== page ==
and Spring cabbage
Lay the mixture
on the warmest paper
Create a melee
of contortionate light.
This is the process of painting.
Written July 1970
Painting was where I started all those years ago.
Yet photography has always been close to my heart. I remember getting my first serious camera (a Pentax KX) shortly after leaving University. I was later lucky enough to become a Nikon devotee, and still am.
In 1990’s digital started to appear. The Nikon D1 broke all the rules, and helped to make digital accesible, professional and mainstream.
Now of course it is almost all digital – no messy chemicals, no risks with the film, instant pictures which are infinitely modifiable.
Not just professionals, but all of us now have the ability to fix things later. We do not need to just rely on the moment of capture. Photoshop takes care of that.
“Clone out the weeds, the detritus”.
But it’s not just the transformation from film to digits. It’s the transformation in the device we use to capture the image. We have the iPhone to thank for an enormous explosion in photographic creativity. The latest Apple TV Ad notes that there are more pictures taken every day on an iPhone than on any other device. Is that true? I think I can believe it.
Is there a debate any more? You still hear purists saying:
“Mobile is killing serious photography”
“The world has gone LoFi” – not just the music but also the images.
I think that’s nonsense.
It’s still true that some understanding of the basics of photography are essential to creating good images.
Is the subject in focus? Handling the backlight? When to fill-in with flash? What is the rule of thirds? How do you manage depth of field?
It’s not just the camera settings, though. How many filters do you have on your phone?
They might just be simple auto fixes – but then we can grunge things, make them “noir”, pointillist, artistic.
So the devices have changed. And the way we process has changed.
But perhaps the biggest difference is how we now share images.
Do you post to Facebook? Google? Instagram? Flickr? 500px? EyEm? Oggl? Blipfoto?
Do you post in carefully constructed albums, or for instant sharing?
I remember the mantra of “Good subject, good light and good composition”.
Today, that seems to become questions such as “Share with who, and with which filter”?
“Create a melee of contortionate light” I wrote all those years ago. And that’s still true today. The light is constant – that is the artistic given.
But the melee has changed.
The melee is the sharing.
Despite this change, behind every good photograph, the purpose of the image is still the central question. What is the photographer trying to portray? What emotion is being elicited? What information is being imparted to the viewer?
Isn’t that still true, when you share to Facebook?
Why are you sharing? What are you sharing? What response do you expect?
This sharing leads to another massive shift – the “instant” critique of the picture. Whatever you upload, there is no going back. No fiddling in the darkroom. The image is there. Public. And it is voted upon.
Is it liked? Loved? Commented upon?
Perhaps as well that Anselm Adams wasn’t subject to such stress.
All you can ever do is delete the image, and admit defeat. It’s now. Instant, and it’s public.
A kind of social polaroid. Fixed. Frozen. Locked. And either admired or ignored.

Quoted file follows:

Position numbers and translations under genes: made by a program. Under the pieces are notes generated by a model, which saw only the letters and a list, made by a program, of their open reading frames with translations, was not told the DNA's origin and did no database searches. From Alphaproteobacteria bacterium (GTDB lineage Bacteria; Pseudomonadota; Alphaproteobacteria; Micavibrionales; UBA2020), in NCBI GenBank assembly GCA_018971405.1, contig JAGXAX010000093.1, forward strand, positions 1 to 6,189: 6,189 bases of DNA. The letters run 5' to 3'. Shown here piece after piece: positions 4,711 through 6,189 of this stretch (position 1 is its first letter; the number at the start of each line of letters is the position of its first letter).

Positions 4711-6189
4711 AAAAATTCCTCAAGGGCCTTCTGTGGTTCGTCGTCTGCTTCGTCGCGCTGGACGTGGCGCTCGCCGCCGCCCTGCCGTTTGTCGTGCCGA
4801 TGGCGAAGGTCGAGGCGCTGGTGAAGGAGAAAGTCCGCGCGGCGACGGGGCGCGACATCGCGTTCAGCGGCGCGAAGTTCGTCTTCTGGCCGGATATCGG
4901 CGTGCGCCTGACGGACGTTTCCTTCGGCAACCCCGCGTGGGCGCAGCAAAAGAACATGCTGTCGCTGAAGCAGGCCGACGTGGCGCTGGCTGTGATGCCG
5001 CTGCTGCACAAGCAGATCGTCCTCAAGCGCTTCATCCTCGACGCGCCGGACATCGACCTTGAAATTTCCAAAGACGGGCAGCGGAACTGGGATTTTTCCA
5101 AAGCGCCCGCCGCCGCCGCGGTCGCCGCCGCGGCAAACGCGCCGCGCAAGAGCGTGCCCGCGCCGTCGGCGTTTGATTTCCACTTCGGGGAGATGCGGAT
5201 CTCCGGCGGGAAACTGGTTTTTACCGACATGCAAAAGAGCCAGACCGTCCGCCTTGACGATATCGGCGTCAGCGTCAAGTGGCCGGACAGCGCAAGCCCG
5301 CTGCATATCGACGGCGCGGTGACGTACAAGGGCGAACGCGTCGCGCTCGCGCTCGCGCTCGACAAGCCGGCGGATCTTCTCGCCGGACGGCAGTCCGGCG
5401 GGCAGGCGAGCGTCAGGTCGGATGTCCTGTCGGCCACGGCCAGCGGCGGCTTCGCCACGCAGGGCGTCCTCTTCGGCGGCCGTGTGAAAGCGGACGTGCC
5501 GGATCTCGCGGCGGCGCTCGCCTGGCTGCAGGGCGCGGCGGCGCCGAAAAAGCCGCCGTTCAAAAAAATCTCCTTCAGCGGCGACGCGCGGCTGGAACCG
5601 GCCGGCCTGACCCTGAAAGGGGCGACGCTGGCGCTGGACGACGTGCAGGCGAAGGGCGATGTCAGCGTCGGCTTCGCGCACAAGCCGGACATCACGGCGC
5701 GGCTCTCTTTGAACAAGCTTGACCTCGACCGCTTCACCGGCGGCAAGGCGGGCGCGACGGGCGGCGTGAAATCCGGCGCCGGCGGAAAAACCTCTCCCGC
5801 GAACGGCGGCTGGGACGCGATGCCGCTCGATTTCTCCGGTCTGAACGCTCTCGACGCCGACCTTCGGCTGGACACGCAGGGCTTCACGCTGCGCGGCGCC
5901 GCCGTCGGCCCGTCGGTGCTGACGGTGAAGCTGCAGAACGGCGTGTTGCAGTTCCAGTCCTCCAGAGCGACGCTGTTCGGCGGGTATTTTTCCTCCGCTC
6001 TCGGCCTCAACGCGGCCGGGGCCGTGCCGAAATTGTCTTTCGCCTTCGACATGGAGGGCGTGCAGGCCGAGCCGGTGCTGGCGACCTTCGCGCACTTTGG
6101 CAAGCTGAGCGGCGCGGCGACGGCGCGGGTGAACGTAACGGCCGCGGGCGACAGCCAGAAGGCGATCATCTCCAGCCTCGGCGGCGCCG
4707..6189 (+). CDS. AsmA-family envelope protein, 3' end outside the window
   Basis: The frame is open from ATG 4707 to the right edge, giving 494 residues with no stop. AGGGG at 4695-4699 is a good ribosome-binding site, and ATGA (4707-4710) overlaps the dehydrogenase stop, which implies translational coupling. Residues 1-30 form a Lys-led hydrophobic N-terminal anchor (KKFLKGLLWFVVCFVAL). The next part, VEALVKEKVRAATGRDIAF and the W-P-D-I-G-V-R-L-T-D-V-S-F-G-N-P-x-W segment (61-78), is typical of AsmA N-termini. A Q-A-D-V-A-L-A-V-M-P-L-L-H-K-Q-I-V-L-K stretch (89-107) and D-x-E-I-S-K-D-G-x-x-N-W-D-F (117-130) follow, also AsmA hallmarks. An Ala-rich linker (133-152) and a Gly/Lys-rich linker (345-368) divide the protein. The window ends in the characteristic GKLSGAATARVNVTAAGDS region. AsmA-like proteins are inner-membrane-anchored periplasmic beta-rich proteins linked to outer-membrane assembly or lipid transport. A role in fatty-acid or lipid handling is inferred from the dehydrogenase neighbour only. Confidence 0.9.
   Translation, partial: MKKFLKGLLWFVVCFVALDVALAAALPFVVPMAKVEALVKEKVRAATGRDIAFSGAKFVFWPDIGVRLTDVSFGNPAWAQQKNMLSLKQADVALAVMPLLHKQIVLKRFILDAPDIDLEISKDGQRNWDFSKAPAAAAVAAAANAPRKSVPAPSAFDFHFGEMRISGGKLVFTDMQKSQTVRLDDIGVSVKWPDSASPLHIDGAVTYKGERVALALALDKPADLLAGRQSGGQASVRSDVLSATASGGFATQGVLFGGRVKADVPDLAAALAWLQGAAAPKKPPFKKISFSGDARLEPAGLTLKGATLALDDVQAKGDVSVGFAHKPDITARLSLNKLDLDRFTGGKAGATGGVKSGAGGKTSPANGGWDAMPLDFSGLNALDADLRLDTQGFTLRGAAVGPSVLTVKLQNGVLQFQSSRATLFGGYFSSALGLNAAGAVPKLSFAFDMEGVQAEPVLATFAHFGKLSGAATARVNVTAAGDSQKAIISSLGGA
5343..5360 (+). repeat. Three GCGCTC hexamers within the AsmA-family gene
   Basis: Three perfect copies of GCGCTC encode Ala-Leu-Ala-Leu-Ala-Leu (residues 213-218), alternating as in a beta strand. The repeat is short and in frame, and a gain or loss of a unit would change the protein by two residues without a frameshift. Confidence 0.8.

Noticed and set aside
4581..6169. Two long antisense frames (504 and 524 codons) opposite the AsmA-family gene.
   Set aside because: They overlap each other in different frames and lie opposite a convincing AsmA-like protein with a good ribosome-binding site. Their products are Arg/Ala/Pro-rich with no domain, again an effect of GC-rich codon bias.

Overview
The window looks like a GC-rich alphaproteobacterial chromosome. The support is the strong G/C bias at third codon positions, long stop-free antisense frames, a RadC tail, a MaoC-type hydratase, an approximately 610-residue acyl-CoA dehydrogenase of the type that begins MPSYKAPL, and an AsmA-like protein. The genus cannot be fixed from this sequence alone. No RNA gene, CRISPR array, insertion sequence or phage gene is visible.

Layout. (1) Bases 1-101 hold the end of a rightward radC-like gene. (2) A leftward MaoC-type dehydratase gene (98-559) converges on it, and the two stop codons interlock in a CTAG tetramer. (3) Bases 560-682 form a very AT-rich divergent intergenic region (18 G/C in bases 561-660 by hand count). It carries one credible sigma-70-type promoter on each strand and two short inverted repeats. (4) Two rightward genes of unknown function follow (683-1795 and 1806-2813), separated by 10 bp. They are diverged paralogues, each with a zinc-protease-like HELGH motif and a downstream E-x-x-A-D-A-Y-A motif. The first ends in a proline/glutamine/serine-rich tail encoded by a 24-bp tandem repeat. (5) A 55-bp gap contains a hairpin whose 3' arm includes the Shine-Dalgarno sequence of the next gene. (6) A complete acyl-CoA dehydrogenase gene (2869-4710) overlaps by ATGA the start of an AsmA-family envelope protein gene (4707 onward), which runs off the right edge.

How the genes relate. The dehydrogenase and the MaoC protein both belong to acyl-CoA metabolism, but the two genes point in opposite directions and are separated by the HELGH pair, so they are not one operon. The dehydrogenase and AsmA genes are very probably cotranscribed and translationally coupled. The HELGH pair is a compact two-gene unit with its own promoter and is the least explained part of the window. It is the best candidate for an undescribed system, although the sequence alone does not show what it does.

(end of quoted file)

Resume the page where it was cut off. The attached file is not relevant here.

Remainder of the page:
So, did digital kill the craft of photography? No, of course not. It simply spawned dozens of new crafts, and made a few unnecessary.
And is mobile killing quality?
No, the wisdom of crowds, and their appreciation or dislike push us to quality.
There has always been snapshots. Fodder for the processing lab. Instagram is home to a lot of rubbish.
But it seems to me that photography has never been creatively more alive
Images of all kinds. All genre. All styles. All in copious quantities.
Quality is getting better.
And our discernment of a powerful image has never been better.
talking without words
an instant impression
the constant value
in the depths
of our hearts
It was a week of variety. There was a collection of toilet pods, pink for ladies, blue for men. Fun and funky, and who would have thought that images of toilets could ever look like an alien space ship, recently arrived in the Capital City at Sketch, a Mayfair restaurant..
The image pops out, telling us something new. Communication without words, just like the verse said all of those years ago. Photography is morphing into constant sharing, like a diary of everything we do. No words needed, just the image.
Before that, an intriguing new hotel called 21C in Cincinnati, a museum concept where business meets art. When the image is of an image, there is a double impact. There are so many things to ponder, and images to share. The artist created the sculpture, and proudly set them in place. The hotel created an ambiance, and a mood, to show them at their best. And the photographer took a view that was unique. Images on images on images. It’s a visual world after all.
On the way home, the plane’s technology worked just fine, and you never will need that life jacket. The transfer from Cincinnati to Boston was easy. Delta’s seats had space and comfort, and the in-flight Wi-Fi helped us all to stay connected. The crew tried hard and smiled throughout.
Images in flight.
It was pretty on the ground, and the air was clear allowing a few quick pictures. But inside the cabin, subtle things defeated a perfect trip. On a night flight, airlines sometimes offer their business customers a “quick meal”, to cut down eating time and to let them get more sleep. After all, the flight from Boston to London is only around 6 hours, and you loose 4 or 5 hours on the time zone shift overnight. It’s not called a “Red Eye” for nothing.